New York State Court of Claims

New York State Court of Claims

GALLO v. THE STATE OF NEW YORK, #2009-033-350, Claim No. 115076, Motion Nos. M-76630, CM-76678


Synopsis



Case Information

UID:
2009-033-350
Claimant(s):
GIULIANO GALLO and MARY ALEXANDRA GALLO
Claimant short name:
GALLO
Footnote (claimant name) :

Defendant(s):
THE STATE OF NEW YORK
Footnote (defendant name) :

Third-party claimant(s):

Third-party defendant(s):

Claim number(s):
115076
Motion number(s):
M-76630
Cross-motion number(s):
CM-76678
Judge:
James J. Lack
Claimant’s attorney:
Anthony J. Montiglio, Esq.
Defendant’s attorney:
Andrew M. Cuomo, New York State Attorney GeneralBy: Bridget E. Farrell, Assistant Attorney General
Third-party defendant’s attorney:

Signature date:
September 21, 2009
City:
Hauppauge
Comments:

Official citation:

Appellate results:

See also (multicaptioned case)



Decision

This is a motion by Giuliano Gallo (hereinafter “claimant”) for permission to file a late claim pursuant to Court of Claims Act §10(6)[1], relating to the alleged medical malpractice of the State of New York on February 7, 2008, at Stony Brook University Hospital, Stony Brook, New York. The claim of Mary Alexandra Gallo is derivative in nature.


The alleged medical malpractice of the State of New York (hereinafter “defendant”) arises from the treatment of claimant. Claimant alleges he received a lumbar puncture in defendant’s emergency room without informed consent.

Claimant submits the motion to file a claim pursuant to Court of Claims Act §10(6). Claimant previously served and filed a claim (Claim No. 115076). However, defendant has interposed a jurisdictional defense which states the claim is jurisdictionally defective in that in lacks sufficient particularization.

Defendant cross-moves this Court to dismiss the claim as jurisdictionally defective.[2] Defendant argues the claim fails to sufficiently particularize facts to give defendant an opportunity to investigate.

The requirements of the Court of Claims Act are jurisdictional in nature and must be strictly construed (Kolnacki v State of New York, 8 NY3d 277; Lurie v State of New York, 73 AD2d 1006, aff’d 52 NY2d 849). The purpose of these requirements is to give the State prompt notice of an occurrence and an opportunity to investigate the facts and prepare a defense. Lepkowski v State of New York, 1 NY3d 201, 207, noted that the Court of Claims Act "places five specific substantive conditions upon the State's waiver of sovereign immunity by requiring the claim to specify (1) ‘the nature of [the claim]’; (2) ‘the time when’ it arose; (3) the ‘place where’ it arose; (4) ‘the items of damage or injuries claimed to have been sustained’; and (5) ‘the total sum claimed.’" In Kolnacki, the Court of Appeals said, “Lepkowski made clear that all of the requirements in section 11 (b) are ‘substantive conditions upon the State's waiver of sovereign immunity’ (1 NY3d at 207). The failure to satisfy any of the conditions is a jurisdictional defect” (at 280-281).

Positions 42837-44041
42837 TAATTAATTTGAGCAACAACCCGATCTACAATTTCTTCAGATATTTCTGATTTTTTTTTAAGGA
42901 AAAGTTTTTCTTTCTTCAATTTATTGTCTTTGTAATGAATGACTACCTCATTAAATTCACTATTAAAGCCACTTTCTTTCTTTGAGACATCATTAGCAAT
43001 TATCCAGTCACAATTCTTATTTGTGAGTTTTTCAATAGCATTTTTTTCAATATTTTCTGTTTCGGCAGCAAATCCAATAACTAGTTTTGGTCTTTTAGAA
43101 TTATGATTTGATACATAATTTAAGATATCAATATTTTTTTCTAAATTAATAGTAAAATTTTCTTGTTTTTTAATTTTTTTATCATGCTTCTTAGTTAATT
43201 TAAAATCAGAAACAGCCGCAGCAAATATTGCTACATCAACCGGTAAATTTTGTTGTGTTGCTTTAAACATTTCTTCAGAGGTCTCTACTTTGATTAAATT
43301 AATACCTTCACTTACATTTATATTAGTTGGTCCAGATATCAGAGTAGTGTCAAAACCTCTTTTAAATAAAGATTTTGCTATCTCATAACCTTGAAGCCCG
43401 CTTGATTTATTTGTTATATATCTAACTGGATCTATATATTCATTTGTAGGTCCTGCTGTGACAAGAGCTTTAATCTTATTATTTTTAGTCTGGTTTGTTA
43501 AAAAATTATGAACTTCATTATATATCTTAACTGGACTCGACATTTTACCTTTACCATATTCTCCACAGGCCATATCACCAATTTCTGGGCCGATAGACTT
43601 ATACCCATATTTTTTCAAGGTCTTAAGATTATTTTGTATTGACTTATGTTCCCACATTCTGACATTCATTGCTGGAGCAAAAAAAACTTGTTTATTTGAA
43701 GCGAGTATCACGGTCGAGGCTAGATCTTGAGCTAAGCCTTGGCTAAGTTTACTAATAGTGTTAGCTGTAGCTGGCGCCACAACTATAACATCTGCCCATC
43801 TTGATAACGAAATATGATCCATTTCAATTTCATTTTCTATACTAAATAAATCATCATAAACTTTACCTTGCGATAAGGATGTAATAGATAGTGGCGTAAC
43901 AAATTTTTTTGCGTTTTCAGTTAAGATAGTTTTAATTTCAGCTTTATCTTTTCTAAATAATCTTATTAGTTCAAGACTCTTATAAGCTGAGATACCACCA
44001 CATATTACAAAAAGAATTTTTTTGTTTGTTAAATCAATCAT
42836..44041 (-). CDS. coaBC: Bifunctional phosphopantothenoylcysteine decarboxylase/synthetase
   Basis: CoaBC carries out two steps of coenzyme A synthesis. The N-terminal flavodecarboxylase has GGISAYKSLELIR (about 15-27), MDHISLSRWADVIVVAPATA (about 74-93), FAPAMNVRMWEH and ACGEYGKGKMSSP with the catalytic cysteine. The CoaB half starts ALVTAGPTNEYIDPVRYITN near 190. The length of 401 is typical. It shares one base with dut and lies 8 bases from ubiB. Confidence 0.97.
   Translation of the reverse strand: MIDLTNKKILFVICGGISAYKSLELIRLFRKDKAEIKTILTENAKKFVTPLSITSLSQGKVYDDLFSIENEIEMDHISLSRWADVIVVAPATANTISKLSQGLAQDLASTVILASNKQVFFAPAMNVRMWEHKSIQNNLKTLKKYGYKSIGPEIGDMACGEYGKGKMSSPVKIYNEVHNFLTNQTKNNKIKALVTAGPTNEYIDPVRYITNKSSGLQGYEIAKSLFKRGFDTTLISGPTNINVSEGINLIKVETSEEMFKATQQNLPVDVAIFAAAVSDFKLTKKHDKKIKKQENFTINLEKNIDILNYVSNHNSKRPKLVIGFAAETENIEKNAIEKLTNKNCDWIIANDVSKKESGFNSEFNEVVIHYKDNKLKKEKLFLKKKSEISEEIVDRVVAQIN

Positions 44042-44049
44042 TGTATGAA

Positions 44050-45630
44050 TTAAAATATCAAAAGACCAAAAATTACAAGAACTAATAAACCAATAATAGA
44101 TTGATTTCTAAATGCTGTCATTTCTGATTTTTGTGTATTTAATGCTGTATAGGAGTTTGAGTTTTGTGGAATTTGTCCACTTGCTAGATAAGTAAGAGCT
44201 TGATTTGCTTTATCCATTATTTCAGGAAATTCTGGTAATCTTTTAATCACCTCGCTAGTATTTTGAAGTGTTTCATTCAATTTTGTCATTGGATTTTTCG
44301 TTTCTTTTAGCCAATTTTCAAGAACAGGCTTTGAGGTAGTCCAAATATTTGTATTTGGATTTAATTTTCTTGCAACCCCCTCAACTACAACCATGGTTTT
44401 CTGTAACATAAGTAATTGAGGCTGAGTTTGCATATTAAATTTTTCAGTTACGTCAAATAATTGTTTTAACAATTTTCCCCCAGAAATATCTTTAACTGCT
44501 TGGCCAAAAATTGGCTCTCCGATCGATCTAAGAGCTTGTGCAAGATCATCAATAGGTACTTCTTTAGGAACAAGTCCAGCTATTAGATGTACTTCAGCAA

In examining claimant’s papers, the claim is devoid of specific facts as to what occurred to claimant during his stay at defendant’s hospital so as to give defendant notice as to the facts of this matter.

Therefore, the Court grants defendant’s motion and Claim No. 115076 is hereby dismissed.

In the event a claim or notice of intention is not filed within 90 days of the date of accrual, an application may be made for permission to file a late claim pursuant to Court of Claims Act §10(6). The application must be made before an action asserting a like claim against a citizen of the state would be barred under the provisions of the CPLR.

In determining a motion seeking permission to file a late claim, the Court must consider the following six enumerated factors listed in Court of Claims Act §10(6): (1) whether the delay in filing was excusable; (2) whether the State had notice of the essential facts constituting the claim; (3) whether the State had an opportunity to investigate the circumstances underlying the claim; (4) whether the failure to serve and file a timely claim or serve a timely notice of intention resulted in substantial prejudice to the State; (5) whether the movant has another available remedy; and (6) whether the claim appears to be meritorious. The Court in the exercise of its discretion balances these factors, and, as a general rule, the presence or absence of any one factor is not dispositive (Bay Terrace Coop. Section IV v New York State Employees’ Retirement System Policemen’s and Firemen’s Retirement System, 55 NY2d 979).

The Court has reviewed the parties’ papers in support of and in opposition to the motion.

Based on the foregoing, the Court concludes that the statutory factors favor claimant’s application and, therefore, grants permission to file a late claim (Jomarron v State of New York, 23 AD3d 527). Claimants are directed to serve and file the proposed claim within forty-five (45) days of the filing of this Decision and Order in accordance with §§10, 11 and 11-a of the Court of Claims Act.


September 21, 2009
Hauppauge, New York

HON. JAMES J. LACK
Judge of the Court of Claims




[1].The following papers have been read and considered on claimants’ motion: Notice of Motion dated April 20, 2009 and filed on April 27, 2009; Affirmation of Anthony J. Montiglio, Esq. with annexed Exhibits A-E dated April 20, 2009 and filed April 27, 2009.
[2].The following papers have been read and considered on defendant’s cross-motion: Notice of Cross-Motion dated May 11, 2009 and filed May 12, 2009; Affirmation in Opposition to the Motion and in Support of the Cross-Motion of Bridget E. Farrell, Esq. with annexed Exhibits A-F dated May 11, 2009 and filed May 12, 2009; Affirmation in Opposition to Cross-Motion and In Reply to Affirmation in Opposition to Motion in Chief of Anthony J. Montiglio, Esq. with annexed Exhibit A dated June 16, 2009 and received June 19, 2009.